AUGUSTA — The acting director of the Statewide Homeless Council touted a decrease in homelessness across Maine on Tuesday at a news conference in Augusta while urging businesses and the private sector to step up because there isn’t enough public money to fight the problem.

Cullen Ryan, also the executive director of Community Housing of Maine, said that despite the encouraging numbers, there’s still a lot of work to be done.

“Many people have been working collectively to end homelessness in Maine,” Ryan said. “We have a clear plan and we are making progress in ending homelessness, but we still have a long way to go.”

According to statistics provided at the event, Maine experienced a 9 percent reduction in homelessness from fiscal year 2016 to 2017. There were 6,373 unique clients this past year, down from 7,020 the year before. There was also a 21 percent reduction in the average length of stay in homelessness and a 14 percent drop in veterans experiencing homelessness. There has also been a 73 percent reduction in single, adult long-term stayers — people staying more than 180 cumulative days in shelters or outdoors within a 365-day period.

“I’m pleased by these numbers, but it’s an awesome task to try and end homelessness,” Ryan said.

Tiffani Melia, 20, was recently homeless after aging out of the state foster-care system. But with the help of her caseworker, she has been living in her own apartment above the Mid-Maine Homeless Shelter in Waterville as part of its youth empowerment support program. She works in customer service and plans to take classes at the University of Maine at Augusta in the fall.

She said she wasn’t aware of the Statewide Homeless Council or its plan to reduce homelessness in Maine. Melia said she sometimes struggles with mental health problems, but she has always been given help and support.

“I think they do a good job informing everybody,” she said. “I’ve had a really good experience and don’t think there are a lot of things I’d change.”

Melia plans to stay in the shelter’s program until she is 24; and when she leaves, she’ll receive a voucher for Section 8 housing.

“I’ve been lucky,” she said.

The state’s “Plan to End and Prevent Homelessness” was amended recently by a subcommittee of the homeless council for just the second time since the program was started in 2008, and it’s constantly evolving. The plan calls for everyone who is homeless to secure permanent housing with an adequate support network.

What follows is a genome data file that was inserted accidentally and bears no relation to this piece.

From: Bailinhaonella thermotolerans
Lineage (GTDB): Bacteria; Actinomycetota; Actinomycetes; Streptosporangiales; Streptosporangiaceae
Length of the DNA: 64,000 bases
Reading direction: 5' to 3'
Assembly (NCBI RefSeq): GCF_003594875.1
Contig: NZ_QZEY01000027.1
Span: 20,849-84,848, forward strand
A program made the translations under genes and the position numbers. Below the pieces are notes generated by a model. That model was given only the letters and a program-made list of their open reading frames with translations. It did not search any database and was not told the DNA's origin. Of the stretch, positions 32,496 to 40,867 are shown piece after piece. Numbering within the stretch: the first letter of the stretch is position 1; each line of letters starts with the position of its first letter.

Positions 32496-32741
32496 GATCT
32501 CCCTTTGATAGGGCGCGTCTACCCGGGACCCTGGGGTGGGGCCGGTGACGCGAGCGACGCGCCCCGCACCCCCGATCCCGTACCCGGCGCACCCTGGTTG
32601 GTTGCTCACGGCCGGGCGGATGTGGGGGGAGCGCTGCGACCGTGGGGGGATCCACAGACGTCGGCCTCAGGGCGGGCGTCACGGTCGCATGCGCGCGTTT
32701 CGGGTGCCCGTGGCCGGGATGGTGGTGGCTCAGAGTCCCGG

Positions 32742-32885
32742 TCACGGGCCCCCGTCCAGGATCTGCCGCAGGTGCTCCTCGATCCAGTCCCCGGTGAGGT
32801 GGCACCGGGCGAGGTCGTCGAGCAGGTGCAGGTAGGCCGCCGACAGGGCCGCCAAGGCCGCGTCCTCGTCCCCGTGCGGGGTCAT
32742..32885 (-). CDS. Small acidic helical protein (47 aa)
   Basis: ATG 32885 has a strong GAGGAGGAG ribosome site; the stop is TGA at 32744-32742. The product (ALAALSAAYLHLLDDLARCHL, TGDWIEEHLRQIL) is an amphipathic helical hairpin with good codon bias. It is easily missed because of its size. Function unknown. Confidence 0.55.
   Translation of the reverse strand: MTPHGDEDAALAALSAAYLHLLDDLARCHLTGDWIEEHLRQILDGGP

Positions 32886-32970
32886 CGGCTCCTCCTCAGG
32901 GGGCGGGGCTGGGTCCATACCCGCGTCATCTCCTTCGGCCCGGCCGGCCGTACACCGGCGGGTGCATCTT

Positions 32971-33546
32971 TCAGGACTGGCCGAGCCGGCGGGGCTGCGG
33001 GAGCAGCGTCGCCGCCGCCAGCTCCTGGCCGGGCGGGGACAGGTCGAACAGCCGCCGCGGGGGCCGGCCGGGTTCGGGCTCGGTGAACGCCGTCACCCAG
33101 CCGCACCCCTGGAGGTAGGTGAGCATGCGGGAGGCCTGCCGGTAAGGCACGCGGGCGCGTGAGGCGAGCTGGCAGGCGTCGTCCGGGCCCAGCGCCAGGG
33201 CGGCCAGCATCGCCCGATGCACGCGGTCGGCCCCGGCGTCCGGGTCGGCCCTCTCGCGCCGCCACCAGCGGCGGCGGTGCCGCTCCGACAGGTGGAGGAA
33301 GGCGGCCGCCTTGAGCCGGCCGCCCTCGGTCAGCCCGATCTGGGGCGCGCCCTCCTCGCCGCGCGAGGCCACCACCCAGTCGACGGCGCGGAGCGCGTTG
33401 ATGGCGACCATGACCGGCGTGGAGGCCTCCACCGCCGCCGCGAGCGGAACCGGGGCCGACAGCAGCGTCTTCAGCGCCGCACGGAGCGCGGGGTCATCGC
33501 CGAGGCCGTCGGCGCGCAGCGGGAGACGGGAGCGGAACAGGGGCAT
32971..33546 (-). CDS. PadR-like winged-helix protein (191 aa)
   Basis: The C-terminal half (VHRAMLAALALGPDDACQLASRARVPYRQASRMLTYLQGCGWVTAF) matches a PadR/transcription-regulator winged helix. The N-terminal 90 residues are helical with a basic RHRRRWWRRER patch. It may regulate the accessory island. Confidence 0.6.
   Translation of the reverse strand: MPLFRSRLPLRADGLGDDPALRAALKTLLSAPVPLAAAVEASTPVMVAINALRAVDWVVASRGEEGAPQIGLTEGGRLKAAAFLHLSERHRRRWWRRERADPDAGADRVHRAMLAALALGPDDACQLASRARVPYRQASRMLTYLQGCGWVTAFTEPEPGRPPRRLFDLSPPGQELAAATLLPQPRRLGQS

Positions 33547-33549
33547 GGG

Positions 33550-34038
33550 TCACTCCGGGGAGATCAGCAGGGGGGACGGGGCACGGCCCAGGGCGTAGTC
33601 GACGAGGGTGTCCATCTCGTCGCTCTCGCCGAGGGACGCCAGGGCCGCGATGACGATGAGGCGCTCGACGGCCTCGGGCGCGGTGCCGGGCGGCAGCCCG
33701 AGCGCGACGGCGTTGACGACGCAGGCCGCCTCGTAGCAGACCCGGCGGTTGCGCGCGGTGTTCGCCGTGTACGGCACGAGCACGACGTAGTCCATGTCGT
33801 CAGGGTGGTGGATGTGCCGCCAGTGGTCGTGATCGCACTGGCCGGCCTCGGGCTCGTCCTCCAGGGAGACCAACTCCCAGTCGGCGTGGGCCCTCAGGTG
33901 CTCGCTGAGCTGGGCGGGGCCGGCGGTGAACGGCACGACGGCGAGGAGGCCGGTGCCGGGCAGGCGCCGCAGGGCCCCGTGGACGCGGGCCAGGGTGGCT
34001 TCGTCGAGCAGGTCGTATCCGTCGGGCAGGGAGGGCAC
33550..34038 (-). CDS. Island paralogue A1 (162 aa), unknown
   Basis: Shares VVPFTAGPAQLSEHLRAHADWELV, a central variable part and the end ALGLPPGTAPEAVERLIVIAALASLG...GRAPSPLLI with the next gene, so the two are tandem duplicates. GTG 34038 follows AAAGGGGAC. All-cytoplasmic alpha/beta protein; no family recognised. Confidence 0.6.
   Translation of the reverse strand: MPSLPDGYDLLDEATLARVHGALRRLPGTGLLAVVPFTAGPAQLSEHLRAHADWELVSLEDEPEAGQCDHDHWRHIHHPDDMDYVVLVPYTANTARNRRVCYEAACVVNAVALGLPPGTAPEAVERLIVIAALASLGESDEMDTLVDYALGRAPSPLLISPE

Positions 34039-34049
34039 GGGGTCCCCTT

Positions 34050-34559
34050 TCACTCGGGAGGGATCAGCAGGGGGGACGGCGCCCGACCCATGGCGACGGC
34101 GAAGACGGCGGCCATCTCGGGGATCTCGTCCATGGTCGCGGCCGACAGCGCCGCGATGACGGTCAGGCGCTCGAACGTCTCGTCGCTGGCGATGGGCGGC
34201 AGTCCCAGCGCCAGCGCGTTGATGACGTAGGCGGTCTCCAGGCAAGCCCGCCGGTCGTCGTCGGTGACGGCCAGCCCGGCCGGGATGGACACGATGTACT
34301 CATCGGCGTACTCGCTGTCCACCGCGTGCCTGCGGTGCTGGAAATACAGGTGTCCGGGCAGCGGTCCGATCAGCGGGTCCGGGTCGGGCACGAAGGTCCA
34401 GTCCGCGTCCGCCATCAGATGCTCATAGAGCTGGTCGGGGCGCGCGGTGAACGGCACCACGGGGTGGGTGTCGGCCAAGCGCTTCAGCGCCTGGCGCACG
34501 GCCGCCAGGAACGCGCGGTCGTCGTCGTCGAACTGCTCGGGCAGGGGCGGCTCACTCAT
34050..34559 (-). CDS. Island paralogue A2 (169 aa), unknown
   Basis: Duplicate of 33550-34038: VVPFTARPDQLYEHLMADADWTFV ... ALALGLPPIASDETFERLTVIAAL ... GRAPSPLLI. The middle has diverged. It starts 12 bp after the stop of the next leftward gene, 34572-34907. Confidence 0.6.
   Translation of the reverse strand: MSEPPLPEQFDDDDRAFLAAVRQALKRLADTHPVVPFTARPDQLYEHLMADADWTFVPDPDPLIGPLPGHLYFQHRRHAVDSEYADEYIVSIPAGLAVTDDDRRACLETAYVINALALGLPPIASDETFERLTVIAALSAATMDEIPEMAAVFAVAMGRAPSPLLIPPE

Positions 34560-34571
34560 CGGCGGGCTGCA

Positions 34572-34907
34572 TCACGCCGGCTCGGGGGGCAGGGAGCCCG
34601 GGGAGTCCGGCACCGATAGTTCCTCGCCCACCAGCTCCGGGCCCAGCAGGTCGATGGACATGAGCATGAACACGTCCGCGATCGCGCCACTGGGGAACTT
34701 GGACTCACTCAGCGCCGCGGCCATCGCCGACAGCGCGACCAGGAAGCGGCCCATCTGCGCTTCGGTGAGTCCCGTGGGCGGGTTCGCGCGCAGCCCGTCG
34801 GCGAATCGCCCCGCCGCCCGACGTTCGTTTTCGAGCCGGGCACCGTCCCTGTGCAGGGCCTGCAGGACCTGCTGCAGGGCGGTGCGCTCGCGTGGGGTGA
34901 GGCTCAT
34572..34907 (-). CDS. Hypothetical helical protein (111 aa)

The country was in a severe economic downtown when the plan was introduced, and Ryan said that the decrease in homelessness seen over the last fiscal year can be attributed, at least in part, to the improving economy.

“When the recession hit, a lot of people were thrown into homelessness,” he said. “They were one paycheck away from homelessness; but when the economy goes up, it helps all people.”

Bill Higgins, an advocate for Homeless Voices for Justice and a former homeless veteran, said the plan helps explain the services that are available to help people avoid becoming homeless, while they’re homeless and after they’ve been placed in a home.

“It provides a basic understanding to those in need, those that want to help and the general public,” Higgins said. “While it’s impossible to end homelessness completely, (this plan) can help prevent it.”

The press event also highlighted an initiative started in 2015 by Camden National Bank to donate $100 to a community shelter each time a customer finances a new home. To date, the [email protected] program has raised nearly $184,000 in support of 48 shelters throughout Maine, New Hampshire and Massachusetts.

“Our CEO was driving during the winter in Camden and noticed a family with children standing outside a motel,” said Renee Smith, the bank’s chief experience and marketing officer. “He came back and asked what we could do to make an impact in the community.”

Behind the scenes, Ryan said, MaineHousing helps with rental and housing assistance and support services to help people get housed and stay housed.

Maine State Housing Authority Director John Gallagher challenged businesses and others in the private sector to offer their support to the fight against homelessness.

“We’d like to see more private involvement in helping folks who are homeless and helping to end the problem in this state,” Gallagher said. “We are really pleased to see (Camden’s numbers), and they are doing a tremendous job.”

Ryan said despite the positive numbers, the 6,373 people who experienced homelessness are facing challenges the council is working hard to address.

“This is a difficult climate, and there aren’t the resources readily available that we agreed we need,” he said.

Ryan said poverty — specifically not being able to afford a home — remains the biggest reason why someone becomes homeless. Once someone is homeless, however, mental health, substance abuse and traumatic brain injury are some of the reasons why someone remains homeless. Unfortunately, those problems aren’t fixed as easily and take more than just money to solve.

Jason Pafundi — 621-5663

[email protected]

Twitter: @jasonpafundiKJ